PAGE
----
"Key scientists behind World Health Organization advice on stockpiling of pandemic flu drugs had financial ties with companies which stood to profit," according to a joint investigation by BMJ in collaboration with the Bureau of Investigative Journalism, BBC News reports (6/4).
The investigation revealed that WHO guidance on the use of antiviral drugs and vaccines "issued in 2004 was authored by three scientists who had previously received payment for other work from Roche, which makes Tamiflu, and GlaxoSmithKline (GSK), manufacturer of Relenza," the Guardian reports. "Although the experts consulted made no secret of industry ties in other settings, declaring them in research papers and at universities, the WHO itself did not publicly disclose any of these in its seminal 2004 guidance" for use of medicines during an influenza pandemic. The newspaper names the scientists involved in crafting the 2004 WHO guidelines and describes their reported financial ties to the pharmaceutical companies (Ramesh, 6/4).
"The WHO's advice led governments worldwide to stockpile vast quantities of antivirals, and its decision to declare a pandemic in June 2009 triggered the purchase of billion of dollars worth of hastily manufactured vaccines," Agence France-Presse adds. "Much of these stocks have gone unused because the pandemic turned out to be far less lethal than some experts feared, fueling suspicion that Big Pharma exerted undue influence on WHO decisions," the news service writes.
The investigation also raises questions about the WHO's Emergency Committee - the 16-member group formed last year to advise the director general on the H1N1 (swine flu) pandemic.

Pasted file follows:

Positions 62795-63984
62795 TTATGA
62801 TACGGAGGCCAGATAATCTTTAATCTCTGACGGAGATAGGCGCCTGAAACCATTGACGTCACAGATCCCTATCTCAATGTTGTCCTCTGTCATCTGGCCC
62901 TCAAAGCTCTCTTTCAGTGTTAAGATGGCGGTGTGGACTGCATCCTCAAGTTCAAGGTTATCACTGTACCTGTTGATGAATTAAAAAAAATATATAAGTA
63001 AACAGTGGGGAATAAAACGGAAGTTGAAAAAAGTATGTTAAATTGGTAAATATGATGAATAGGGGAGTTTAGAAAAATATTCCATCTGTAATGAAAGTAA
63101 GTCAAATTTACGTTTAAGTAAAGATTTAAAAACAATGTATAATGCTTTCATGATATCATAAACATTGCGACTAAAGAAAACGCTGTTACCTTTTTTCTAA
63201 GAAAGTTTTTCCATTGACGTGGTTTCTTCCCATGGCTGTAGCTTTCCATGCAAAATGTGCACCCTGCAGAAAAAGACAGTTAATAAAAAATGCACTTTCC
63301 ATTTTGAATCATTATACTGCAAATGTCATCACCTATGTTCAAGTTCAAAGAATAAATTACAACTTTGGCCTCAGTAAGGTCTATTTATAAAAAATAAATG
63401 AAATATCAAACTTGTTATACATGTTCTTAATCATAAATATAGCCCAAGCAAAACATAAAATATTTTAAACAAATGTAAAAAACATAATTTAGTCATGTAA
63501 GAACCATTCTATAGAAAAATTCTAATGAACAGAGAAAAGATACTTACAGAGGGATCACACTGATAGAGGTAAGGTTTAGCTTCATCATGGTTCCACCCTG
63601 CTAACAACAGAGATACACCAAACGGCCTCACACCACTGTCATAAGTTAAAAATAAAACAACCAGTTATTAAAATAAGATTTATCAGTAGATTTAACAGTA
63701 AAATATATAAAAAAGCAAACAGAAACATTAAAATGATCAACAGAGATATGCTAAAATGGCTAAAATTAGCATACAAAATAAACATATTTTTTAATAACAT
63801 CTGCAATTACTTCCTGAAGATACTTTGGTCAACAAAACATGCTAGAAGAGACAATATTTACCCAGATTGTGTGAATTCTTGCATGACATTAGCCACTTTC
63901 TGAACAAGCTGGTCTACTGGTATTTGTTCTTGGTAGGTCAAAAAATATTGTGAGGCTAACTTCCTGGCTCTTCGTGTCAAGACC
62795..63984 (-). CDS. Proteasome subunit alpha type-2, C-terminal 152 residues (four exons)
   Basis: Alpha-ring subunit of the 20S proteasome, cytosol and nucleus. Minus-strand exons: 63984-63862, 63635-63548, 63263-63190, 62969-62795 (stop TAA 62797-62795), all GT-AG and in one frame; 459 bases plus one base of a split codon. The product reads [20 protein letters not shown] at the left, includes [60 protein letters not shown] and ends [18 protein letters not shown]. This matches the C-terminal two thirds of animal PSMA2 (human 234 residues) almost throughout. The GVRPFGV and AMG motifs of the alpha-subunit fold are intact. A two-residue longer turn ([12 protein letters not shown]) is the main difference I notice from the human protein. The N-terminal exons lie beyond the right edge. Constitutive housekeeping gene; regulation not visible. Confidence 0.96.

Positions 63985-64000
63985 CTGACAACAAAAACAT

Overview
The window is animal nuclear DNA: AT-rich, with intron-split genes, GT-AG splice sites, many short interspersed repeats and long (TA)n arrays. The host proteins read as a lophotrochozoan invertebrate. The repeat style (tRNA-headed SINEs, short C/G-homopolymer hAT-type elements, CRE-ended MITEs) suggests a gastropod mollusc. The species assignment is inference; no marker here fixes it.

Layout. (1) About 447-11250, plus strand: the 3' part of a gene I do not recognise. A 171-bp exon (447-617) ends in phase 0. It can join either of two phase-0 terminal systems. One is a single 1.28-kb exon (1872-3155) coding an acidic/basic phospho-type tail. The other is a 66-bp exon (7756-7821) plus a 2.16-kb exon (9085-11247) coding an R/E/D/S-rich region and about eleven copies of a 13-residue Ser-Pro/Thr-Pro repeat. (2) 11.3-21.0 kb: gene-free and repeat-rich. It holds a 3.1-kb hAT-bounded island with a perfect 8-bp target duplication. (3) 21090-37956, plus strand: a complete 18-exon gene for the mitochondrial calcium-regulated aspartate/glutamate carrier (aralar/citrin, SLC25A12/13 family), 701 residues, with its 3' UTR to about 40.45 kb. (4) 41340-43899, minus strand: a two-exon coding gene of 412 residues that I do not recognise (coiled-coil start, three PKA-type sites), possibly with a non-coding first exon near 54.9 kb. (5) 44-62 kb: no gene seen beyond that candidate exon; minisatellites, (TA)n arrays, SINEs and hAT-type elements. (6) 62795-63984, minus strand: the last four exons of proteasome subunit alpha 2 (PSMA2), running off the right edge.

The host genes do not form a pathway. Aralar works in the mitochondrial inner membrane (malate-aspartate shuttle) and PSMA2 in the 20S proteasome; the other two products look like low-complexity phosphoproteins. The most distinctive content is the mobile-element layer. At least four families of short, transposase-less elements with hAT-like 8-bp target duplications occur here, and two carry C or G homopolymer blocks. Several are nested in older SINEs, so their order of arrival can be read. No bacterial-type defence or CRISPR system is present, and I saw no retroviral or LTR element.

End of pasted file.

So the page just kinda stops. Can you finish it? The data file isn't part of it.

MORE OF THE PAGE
"WHO says all members of the Emergency Committee sign a confidentiality agreement, provide a declaration of interests, and agree to give their consultative time freely, without compensation. However, only one member of the committee has been publicly named: Professor John MacKenzie, who chairs it," according to the BMJ report. "This is a troubling stance: it suggests that WHO considers other advisory groups whose members are not anonymous - such as the Strategic Advisory Group of Experts on Immunization - to be potentially subject to outside influences, and it allows no scrutiny of the scientists selected to advise WHO and global governments on a major public health emergency." According to the BMJ, at least one of the members on the Emergency Committee had received payment from GSK in 2009.
The BMJ article also looks at how the FDA and the European Medicines Agency reviewed the drugs Tamiflu and Relenza (Cohen/Carter, 6/3).
Meanwhile, WHO Director-General Margaret Chan on Thursday defended the agency's position on maintaining the privacy of the names of the Emergency Committee until their work is complete in a WHO statement. "The purpose of this practice is to protect the integrity and independence of the Members while doing this critical work - but also to ensure transparency by publicly providing the names of the members as well as information about any interest declared by them at the appropriate time," Chan said. "The Committee Members strongly concurred with this approach" (6/3).
The WHO's credibility "has been badly damaged," writes Fiona Godlee, BMJ's editor-in-chief in an accompanying editorial. "Recovery will be fastest if it publishes its own report without delay or defensive comment; makes public the membership and conflicts of interest of its emergency committee; and develops, commits to, and monitors stricter rules of engagement with industry that keep commercial influence away from its decision making" (6/3).
This article was reprinted from khn.org with permission from the Henry J. Kaiser Family Foundation. Kaiser Health News, an editorially independent news service, is a program of the Kaiser Family Foundation, a nonpartisan health care policy research organization unaffiliated with Kaiser Permanente.